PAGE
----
nonzero nonzero and opposite sign to $f(x_0)$ vertical tangent vertical tangent of same type as for $f$ (i.e., either both are increasing or both are decreasing) insufficient information [SHOW MORE]
nonzero nonzero and same sign as $f(x_0)$ vertical tangent vertical tangent of opposite type as for $f$ (i.e., one is increasing and one is decreasing) insufficient information
nonzero nonzero and opposite sign to $f(x_0)$ vertical tangent vertical tangent of opposite type as for $f$ (i.e., one is increasing and one is decreasing) vertical tangent, type depends on signs
zero known whether it is zero, positive, or negative known whether it is finite, vertical tangent, etc. vertical tangent insufficient information in all cases.

## Examples

### Trivial examples

We first consider examples where the product rule for differentiation confirms something we already knew through other means:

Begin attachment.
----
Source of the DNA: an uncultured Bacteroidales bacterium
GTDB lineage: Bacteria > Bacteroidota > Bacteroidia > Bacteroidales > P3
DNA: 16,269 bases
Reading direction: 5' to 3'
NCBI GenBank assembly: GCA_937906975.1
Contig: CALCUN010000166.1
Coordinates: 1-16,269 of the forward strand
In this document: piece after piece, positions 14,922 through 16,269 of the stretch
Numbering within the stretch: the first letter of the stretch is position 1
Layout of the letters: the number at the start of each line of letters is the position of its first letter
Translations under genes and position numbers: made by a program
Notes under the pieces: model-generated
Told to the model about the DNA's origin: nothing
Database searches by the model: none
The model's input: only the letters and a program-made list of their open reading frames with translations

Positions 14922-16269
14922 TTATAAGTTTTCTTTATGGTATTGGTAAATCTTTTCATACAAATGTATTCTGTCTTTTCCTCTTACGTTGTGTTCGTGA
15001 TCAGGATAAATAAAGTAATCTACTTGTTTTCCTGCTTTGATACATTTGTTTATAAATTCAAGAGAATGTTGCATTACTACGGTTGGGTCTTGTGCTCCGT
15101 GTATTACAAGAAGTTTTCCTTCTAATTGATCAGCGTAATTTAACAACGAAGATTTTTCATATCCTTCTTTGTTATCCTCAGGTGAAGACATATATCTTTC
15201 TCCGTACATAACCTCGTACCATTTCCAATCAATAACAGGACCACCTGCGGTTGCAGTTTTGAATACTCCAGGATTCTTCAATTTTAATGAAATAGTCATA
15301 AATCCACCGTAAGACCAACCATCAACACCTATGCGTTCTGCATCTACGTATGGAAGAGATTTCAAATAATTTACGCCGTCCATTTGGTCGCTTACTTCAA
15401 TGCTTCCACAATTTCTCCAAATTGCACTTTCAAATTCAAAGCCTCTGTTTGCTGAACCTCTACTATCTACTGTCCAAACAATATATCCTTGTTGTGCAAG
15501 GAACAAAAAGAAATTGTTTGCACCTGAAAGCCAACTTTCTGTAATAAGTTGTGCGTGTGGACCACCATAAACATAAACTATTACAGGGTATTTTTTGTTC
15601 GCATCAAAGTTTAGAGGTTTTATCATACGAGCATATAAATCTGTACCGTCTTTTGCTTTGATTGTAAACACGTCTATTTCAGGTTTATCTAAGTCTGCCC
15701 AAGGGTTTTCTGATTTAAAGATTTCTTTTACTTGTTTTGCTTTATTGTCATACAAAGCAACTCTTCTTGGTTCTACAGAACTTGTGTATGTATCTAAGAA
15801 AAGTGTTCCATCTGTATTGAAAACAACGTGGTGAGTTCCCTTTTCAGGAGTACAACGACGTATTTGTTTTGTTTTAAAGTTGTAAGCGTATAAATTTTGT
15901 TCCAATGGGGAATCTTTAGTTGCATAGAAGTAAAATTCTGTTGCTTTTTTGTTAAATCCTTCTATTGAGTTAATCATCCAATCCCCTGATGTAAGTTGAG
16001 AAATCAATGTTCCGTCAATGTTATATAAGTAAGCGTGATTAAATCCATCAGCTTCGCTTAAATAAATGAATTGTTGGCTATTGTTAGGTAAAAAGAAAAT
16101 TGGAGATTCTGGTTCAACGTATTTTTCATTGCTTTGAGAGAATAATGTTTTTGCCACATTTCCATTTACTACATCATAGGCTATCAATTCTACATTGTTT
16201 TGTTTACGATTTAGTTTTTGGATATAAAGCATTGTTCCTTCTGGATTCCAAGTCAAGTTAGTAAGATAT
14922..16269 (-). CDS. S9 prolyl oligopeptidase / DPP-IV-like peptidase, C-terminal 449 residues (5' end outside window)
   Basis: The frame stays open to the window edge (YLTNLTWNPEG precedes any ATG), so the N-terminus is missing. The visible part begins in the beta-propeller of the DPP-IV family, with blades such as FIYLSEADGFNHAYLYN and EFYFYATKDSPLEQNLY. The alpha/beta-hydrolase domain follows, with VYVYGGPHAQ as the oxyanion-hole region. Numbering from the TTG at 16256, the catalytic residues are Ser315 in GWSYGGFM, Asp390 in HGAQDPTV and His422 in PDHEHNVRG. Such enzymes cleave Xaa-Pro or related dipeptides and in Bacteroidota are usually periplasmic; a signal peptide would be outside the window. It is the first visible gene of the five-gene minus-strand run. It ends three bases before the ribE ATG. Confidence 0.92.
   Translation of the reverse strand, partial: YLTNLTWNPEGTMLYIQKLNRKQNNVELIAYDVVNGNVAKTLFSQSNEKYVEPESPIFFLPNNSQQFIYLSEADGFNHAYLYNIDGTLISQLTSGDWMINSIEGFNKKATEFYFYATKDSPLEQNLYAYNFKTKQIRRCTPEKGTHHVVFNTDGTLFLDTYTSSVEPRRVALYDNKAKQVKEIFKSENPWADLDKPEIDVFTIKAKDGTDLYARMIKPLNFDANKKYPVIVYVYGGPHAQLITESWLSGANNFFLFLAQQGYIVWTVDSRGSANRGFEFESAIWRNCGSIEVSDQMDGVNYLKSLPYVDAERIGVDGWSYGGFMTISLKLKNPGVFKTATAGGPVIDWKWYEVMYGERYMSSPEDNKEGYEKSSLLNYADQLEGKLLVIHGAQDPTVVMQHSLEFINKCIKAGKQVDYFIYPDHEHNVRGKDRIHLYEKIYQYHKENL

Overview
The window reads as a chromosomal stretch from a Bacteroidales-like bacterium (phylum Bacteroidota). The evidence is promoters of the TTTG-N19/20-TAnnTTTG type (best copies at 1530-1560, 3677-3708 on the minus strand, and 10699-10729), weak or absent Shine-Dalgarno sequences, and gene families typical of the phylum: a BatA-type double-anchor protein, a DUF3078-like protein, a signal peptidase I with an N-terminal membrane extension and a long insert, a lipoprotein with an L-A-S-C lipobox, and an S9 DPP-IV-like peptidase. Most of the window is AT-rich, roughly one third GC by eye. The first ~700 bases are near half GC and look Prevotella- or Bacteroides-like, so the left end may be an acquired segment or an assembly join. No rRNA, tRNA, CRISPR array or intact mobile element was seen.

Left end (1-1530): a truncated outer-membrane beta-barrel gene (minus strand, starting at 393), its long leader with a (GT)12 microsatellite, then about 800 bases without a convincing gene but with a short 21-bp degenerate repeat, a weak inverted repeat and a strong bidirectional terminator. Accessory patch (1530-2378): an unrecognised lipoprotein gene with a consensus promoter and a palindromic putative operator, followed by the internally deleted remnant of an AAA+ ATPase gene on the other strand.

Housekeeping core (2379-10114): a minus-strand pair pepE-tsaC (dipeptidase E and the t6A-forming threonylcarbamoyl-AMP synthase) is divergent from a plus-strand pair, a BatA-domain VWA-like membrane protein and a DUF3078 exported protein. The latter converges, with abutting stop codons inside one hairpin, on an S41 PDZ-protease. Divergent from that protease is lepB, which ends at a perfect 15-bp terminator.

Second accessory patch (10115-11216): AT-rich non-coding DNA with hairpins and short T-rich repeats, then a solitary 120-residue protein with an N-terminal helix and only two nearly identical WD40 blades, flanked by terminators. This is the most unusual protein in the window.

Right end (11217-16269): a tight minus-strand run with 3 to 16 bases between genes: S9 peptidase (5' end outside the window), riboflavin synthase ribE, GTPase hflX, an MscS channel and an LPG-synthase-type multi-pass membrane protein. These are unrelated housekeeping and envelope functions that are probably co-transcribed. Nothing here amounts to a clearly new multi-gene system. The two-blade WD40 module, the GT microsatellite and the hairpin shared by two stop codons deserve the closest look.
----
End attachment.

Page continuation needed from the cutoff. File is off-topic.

Case The derivative of $x \mapsto f(x)g(x)$ Direct justification (without use of product rule) Justification using product rule, i.e., computing it as $\! f'(x)g(x) + f(x)g'(x)$
$g$ is the zero function. zero function $\! f(x)g(x) = 0$ for all $x$, so its derivative is also zero . Both $\! g(x)$ and $\! g'(x)$ are zero functions, so $\! f'(x)g(x) + f(x)g'(x)$ is everywhere zero.
$g$ is a constant nonzero function with value $\lambda$. $\! \lambda f'(x)$ The function is $x \mapsto \lambda f(x)$, and the derivative is $\! \lambda f'(x)$, because the constant can be pulled out of the differentiation process. $\! f'(x)g(x)$ simplifies to $\! \lambda f'(x)$. Since $g$ is constant, $g'(x)$ is the zero function, hence so is $\! f(x)g'(x)$. The sum is thus $\! \lambda f'(x)$.
$f = g$ $\! 2f(x)f'(x)$ The derivative is $\! 2f(x)f'(x)$ by the chain rule for differentiation: we are composing the square function and $f$. We get $\! f'(x)f(x) + f(x)f'(x) = 2f(x)f'(x)$.

### Nontrivial examples where simple alternate methods exist

Here is a simple trigonometric example:

$\! f(x) := \sin x \cos x$.

$\! f(x) := x \sin x$
$f'(x) = \frac{dx}{dx} \sin x + x \frac{d}{dx}(\sin x) = 1(\sin x) + x \cos x = \sin x + x \cos x$